Paley Experiment

pjames(8/LA)August 31, 2010

lkittle: I just read through most of your thread written the last couple years concerning your experiments using Paley's method wrten about in the Burrow.

Your reasons for doing it basically are the same ones I had for doing the research. It would nice to be able to maintain a large number of small worms in a small space and then take a measured amount of worms and grow them to full size when needed.

I got kinda lost reading through all of it. Mainly with all the 'experts' criticism of the experiment.

Can you give me a quick synopsis of your results? Mainly I would like to know a couple things:

1. If worms are overcrowded in a smaller, but otherwise normal environment will they be smaller? By that i mean if they hatch into that overloaded bin.

2.Will they regain their full size even if they have hit a mature age?

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lkittle(6)

Hi pjames and All; To answer your questions about Paleys experiment. The first thing I will say is that Paley was not the first to notice the difference in the physical difference in the worm size when grown in certain conditions. C Morgan also noticed it back in perhaps 1975 or even earlier. He mentions it in one of his books and so with that and Paleys conferming it I figured it would be a good way to have lots of worms and quickly grow them out for sale. I didn't want to have to heat the worm house if I could help it. That has not been the case however. I heat the worm house and keep lots of worms at larger than normal size for experiments.all winter long.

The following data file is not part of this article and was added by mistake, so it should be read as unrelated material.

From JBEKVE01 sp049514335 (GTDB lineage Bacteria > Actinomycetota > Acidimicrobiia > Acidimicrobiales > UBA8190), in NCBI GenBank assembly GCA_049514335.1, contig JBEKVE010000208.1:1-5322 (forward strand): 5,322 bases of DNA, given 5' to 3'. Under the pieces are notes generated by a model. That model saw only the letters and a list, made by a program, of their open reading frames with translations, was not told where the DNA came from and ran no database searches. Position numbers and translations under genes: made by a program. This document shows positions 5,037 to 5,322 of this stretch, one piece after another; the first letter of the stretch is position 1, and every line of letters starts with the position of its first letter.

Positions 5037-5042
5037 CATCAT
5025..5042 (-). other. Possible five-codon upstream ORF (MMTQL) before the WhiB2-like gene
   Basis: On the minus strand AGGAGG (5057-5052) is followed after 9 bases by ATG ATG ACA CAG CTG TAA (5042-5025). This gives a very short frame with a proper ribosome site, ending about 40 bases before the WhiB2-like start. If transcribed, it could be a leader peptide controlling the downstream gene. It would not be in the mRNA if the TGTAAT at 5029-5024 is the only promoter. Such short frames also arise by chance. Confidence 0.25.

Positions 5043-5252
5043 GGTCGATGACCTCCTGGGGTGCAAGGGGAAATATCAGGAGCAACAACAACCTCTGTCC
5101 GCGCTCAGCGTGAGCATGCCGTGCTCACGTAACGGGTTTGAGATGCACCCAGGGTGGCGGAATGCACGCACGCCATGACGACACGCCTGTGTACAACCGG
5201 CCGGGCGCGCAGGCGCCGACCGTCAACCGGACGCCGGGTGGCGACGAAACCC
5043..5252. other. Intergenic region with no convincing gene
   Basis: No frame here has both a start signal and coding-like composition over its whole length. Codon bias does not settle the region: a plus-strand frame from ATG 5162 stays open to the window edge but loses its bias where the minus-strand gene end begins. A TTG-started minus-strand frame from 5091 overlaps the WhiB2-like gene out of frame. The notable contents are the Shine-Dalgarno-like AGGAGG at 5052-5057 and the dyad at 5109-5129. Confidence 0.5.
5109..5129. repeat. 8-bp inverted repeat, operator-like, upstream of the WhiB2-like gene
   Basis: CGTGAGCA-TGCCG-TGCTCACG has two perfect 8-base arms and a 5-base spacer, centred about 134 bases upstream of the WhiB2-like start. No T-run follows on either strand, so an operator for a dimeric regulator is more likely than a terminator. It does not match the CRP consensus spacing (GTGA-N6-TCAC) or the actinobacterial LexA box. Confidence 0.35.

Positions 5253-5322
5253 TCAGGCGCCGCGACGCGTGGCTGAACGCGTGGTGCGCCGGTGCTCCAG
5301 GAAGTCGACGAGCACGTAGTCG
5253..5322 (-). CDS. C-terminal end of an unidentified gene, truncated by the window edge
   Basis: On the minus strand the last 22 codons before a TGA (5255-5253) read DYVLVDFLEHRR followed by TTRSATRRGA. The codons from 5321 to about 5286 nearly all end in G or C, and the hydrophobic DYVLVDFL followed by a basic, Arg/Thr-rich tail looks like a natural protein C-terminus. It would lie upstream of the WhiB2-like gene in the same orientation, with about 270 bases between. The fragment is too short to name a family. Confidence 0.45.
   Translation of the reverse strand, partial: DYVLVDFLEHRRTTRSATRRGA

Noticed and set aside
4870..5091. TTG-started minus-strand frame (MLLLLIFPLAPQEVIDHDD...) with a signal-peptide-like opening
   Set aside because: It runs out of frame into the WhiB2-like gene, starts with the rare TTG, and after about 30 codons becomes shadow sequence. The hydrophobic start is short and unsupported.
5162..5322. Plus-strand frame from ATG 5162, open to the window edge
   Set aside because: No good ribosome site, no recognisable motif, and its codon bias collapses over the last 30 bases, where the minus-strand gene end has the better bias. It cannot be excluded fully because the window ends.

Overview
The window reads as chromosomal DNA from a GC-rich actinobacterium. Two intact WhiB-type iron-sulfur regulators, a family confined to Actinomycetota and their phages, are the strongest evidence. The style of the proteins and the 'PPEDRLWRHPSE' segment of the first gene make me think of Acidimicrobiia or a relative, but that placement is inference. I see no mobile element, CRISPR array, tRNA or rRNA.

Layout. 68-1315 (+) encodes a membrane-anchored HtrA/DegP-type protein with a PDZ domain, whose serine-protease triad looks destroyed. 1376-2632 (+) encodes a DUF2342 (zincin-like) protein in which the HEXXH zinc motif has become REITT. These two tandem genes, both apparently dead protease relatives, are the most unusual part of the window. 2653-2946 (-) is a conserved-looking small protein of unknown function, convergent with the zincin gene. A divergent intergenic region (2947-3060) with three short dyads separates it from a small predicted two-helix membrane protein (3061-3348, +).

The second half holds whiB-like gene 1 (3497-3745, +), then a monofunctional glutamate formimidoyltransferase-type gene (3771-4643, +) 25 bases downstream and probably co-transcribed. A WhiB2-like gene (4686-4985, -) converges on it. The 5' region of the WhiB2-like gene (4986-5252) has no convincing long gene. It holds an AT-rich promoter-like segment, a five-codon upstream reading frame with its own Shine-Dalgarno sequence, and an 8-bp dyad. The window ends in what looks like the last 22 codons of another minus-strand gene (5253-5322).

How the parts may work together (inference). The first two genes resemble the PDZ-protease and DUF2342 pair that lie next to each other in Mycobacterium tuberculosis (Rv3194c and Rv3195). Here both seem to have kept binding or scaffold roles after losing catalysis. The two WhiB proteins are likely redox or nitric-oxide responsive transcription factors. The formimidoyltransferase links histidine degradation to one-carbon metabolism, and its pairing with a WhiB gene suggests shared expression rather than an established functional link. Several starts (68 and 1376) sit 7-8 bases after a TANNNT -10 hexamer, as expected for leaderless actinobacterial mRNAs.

1. If worms are overcrowded in a smaller, but otherwise normal environment will they be smaller? By that i mean if they hatch into that overloaded bin.

You don't have to do a overcrowding for the size change. Its all about density of bedding and airflow and temperature. If the bedding is dense like actual soil the worms will work down into it and two things will happen. First they will shrink down in size so 2" worms will become less than 1". The color will darken and they will all look like young worms. They will be lathargic but firm to the touch. To acheive this keep temps around 50 deg F. If you want some more precise info as to bedding and food let me know and I'll be happy to post.

2.Will they regain their full size even if they have hit a mature age?

The answer to this is yes! Heres how to make it happen. In a bin of prepared bedding using paper shreds, Buss-Bedding. Moisten with water to the point when a drop will just be able to be squeezed out. put about 250 worms to the sq ft for 8 days. Then put them into another bin with same perparations only fresh. Remove any cocoons to the old bedding the worms were in. Put another 250 per sq/ft into used bedding for start of next group grow out. After 8 days shift worms again the first 250 into peat moss for conditioning to sell. The temps should be around 60-62 degF for this process. The worms should be as large as they can be for bait. The air and food and temp causes the worms to really grow very quickly.

If you had all the Morgan books with a little resurch, he has a lot to say about the bait business and how to get a quality product to market. Even if you only want to sell worms for composting or give them away to promote vermiculture he is a wealth of knowledge.

    Bookmark   August 31, 2010 at 9:36PM
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barbararose21101

bump

Here is a link that might be useful: Paley Burrow

This post was edited by barbararose21101 on Thu, Feb 5, 15 at 10:46

    Bookmark   February 5, 2015 at 10:44AM
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